Top 3 Reasons Why You Shouldn’t Use A Quitclaim Deed To Transfer Title

Photo Credit: Unknown

Photo Credit: Unknown

Let’s take a moment to address the differences between a Quitclaim Deed and a (Special) Warranty Deed. There are several points to consider when choosing the correct deed to use for a title transfer. When you look at the differences between the deeds and scenarios for which each is best suited, you might reconsider using that Quitclaim Deed to transfer title.

Quitclaim Deeds: Why They Stink.

A Quitclaim Deed (often mistakenly referred to as a “quick claim” deed) is a popular instrument for title transfers. However, when choosing a deed its popularity should not be a determining factor! Many different deeds will convey title to real property, each will be useful for different situations. One of the most important things to keep in mind when choosing a Quitclaim Deed is that it doesn’t even say whether or not the person conveying title owns the property! The grantor offers no “guarantees” as to their ownership interest in the property or the condition of the title, which brings us to reason number 3…

Reason Number 3:  NO GUARANTEES.

Although a quitclaim deed does convey title, doesn’t make any other guarantees, warranties or assurances. Basically a quitclaim deed says this:

“I don’t promise that this property has a clean title, or even that I own it at all! Whatever interest I may have in the property I’m giving to you. If you find out later you don’t have a marketable title, you can’t sue me! I didn’t promise you anything! Bwahahahaha!!!”

Okay, maybe that’s a bit dramatic… but you get the point! Many bloggers and “experts” (sometimes even real estate attorneys or a divorce court) might advise you to use a quitclaim deed. Lots of people have used them to transfer property into or out of a trusts, limited liability companies, between husbands, wives and family members “because you don’t necessarily need such strong guarantees in that situation”. Well that may be true, but it’s certainly not the only thing to think about.

Reason Number 2:  THE “SUBJECT TO” SUBJECT.

You might think that a you have to use a quitclaim deed because the property isn’t “free and clear” from liensNot so! This is probably one of the more common misconceptions we’ve heard regarding quitclaim deeds (and Warranty Deeds). The argument goes something like this:

“Well I can’t use a Grant Deed, Warranty Deed or a Special Warranty Deed because those documents say the property is free from liens… I have a mortgage on the property so I have to use a quitclaim deed!”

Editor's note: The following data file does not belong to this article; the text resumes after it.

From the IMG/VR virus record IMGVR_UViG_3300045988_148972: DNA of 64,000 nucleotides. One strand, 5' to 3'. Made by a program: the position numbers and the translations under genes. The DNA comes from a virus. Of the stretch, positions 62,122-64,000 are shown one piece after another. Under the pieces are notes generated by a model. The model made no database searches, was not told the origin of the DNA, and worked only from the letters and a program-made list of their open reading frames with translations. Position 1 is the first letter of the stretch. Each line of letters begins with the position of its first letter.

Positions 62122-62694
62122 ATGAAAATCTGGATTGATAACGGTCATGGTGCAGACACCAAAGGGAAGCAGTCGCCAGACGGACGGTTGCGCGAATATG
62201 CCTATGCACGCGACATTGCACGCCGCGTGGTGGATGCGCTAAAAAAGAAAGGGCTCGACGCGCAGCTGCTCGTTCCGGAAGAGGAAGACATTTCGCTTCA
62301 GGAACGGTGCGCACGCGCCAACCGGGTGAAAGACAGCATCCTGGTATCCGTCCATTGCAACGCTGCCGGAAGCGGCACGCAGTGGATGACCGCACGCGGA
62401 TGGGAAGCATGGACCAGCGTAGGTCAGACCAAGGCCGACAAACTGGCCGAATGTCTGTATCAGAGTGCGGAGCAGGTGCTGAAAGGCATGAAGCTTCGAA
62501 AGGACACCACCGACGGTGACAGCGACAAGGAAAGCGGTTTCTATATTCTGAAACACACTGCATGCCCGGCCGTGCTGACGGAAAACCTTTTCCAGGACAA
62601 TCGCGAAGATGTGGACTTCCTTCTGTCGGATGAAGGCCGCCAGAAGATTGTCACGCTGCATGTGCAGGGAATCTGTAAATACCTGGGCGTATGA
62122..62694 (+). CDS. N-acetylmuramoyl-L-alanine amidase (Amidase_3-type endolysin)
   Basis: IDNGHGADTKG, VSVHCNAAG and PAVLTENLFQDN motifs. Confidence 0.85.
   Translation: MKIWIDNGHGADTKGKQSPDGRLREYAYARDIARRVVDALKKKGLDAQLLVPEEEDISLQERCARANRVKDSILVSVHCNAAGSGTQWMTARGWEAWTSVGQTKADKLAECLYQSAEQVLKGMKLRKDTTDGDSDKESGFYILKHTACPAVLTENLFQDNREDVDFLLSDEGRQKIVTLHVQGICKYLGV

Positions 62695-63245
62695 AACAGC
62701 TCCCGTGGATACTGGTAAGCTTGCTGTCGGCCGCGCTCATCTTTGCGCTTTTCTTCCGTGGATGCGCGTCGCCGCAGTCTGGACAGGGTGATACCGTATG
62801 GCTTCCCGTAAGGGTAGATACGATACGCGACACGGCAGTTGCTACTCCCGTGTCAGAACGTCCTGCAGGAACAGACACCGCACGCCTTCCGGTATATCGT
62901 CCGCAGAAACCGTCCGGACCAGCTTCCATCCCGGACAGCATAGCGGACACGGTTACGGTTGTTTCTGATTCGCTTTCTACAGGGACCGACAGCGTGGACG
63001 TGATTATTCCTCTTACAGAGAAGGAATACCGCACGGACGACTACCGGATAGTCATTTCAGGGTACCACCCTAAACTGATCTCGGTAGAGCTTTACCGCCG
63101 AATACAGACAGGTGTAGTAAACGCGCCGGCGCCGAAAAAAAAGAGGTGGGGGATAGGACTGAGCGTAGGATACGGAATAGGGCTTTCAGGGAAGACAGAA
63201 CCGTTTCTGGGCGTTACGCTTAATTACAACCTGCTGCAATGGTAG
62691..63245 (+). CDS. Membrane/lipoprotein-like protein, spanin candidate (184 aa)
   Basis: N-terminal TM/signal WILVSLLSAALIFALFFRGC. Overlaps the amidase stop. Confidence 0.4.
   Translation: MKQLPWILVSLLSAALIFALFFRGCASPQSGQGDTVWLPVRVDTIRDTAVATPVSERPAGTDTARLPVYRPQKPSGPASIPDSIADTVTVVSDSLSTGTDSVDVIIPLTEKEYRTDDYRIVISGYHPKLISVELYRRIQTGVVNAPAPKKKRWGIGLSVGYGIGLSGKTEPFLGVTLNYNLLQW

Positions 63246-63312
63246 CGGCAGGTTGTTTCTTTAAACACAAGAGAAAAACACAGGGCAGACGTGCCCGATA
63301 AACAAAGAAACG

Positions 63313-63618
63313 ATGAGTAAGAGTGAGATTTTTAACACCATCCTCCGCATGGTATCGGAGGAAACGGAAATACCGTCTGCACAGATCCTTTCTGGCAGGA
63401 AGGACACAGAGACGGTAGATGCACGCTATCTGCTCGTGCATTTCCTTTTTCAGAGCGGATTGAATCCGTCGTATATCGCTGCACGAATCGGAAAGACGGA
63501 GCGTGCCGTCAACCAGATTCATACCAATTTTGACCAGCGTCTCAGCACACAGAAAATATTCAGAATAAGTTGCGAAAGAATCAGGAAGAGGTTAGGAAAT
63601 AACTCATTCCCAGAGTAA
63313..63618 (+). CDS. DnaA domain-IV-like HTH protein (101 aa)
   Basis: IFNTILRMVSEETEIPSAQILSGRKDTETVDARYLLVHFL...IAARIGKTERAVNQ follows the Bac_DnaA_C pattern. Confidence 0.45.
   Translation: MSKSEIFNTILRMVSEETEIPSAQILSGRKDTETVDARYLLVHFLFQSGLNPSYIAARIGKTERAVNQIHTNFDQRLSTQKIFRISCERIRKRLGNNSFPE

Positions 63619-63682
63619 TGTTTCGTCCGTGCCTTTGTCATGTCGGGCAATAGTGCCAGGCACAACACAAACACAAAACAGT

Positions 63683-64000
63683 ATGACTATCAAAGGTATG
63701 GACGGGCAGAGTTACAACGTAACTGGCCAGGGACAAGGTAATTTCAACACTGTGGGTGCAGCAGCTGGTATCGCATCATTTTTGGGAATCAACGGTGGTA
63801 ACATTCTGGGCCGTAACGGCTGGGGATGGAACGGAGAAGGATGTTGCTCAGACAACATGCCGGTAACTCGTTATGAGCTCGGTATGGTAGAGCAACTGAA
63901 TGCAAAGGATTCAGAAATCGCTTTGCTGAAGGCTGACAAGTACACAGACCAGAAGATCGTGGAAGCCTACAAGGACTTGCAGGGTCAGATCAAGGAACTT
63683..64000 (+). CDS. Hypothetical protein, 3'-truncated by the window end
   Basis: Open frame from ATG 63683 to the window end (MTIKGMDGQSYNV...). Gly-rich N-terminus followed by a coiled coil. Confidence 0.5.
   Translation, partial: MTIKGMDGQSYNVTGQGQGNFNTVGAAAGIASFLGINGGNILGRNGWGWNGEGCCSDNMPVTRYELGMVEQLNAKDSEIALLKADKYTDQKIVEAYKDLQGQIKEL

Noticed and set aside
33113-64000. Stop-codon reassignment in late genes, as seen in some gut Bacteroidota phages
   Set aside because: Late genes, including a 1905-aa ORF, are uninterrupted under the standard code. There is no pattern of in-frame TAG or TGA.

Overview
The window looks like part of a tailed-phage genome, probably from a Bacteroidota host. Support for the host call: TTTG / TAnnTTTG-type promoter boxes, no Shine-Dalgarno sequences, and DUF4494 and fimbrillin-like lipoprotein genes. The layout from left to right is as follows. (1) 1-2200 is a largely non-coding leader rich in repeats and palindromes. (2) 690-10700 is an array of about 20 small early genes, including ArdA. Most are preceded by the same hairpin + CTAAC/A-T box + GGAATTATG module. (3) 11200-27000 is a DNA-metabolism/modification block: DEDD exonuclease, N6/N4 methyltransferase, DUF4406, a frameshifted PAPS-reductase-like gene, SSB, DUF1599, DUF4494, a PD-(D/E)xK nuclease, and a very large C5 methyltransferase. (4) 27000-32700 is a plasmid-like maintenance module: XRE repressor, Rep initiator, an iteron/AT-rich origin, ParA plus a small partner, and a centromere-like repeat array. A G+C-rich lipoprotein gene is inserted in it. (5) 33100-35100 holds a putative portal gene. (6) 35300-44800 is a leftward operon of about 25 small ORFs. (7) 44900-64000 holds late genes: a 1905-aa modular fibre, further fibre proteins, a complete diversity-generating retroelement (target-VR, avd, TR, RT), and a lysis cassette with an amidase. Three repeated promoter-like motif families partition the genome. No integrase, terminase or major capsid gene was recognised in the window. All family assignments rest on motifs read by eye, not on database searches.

Well, that’s almost true. Warranty Deeds and Special Warranty Deeds do contain verbiage that makes some sort of guarantee as to the condition of the titleWhat they actually say, however, is that all existing claims have been disclosed. Warranty Deeds do not say the property is “free and clear”.  You see, each deed has a section that contains “subject to” verbiage. In the “subject to” section of the deed, certain elements are called out as being part of the transfer. A typical example of “subject to” language is as follows:

“SUBJECT TO: Current taxes and other assessments, reservations in patents and all easements, rights of way, encumbrances, liens, covenants, conditions, restrictions, obligations, and liabilities as may appear of record.”

This is significant because any liens that are recorded in the public record are “part of the package”. The grantee has no legal recourse to go back to the grantor because of a lien on the property he didn’t know about, so long as it was properly recorded (and therefore disclosed). When you purchase a title insurance policy, the title company will do a title search and list everything they find on the “Schedule B” section of the title commitment.


Many title examiners will not accept a prior conveyance made by quitclaim without additional documentation signed by grantor. Remember, a quitclaim doesn’t guarantee anything! So when a title officer sees a quitclaim deed in the chain of title, they may question whether or not the grantor in the quitclaim deed had something to hide. Imagine how difficult it would be to track down an ex-spouse or trustee of a trust (who’s probably out of the country or deceased) so they can sign off on this property, again… just clear up the chain of title because the title officer doesn’t like the quitclaim deed. Now this is holding up the escrow! People want to move in and unpack! People want their money! If you don’t have anything to hide, why not use a stronger document? Here’s a good one that you can use in almost every state: The Special Warranty Deed.

Want to know when quitclaim deeds are supposed to be used? Check out this article!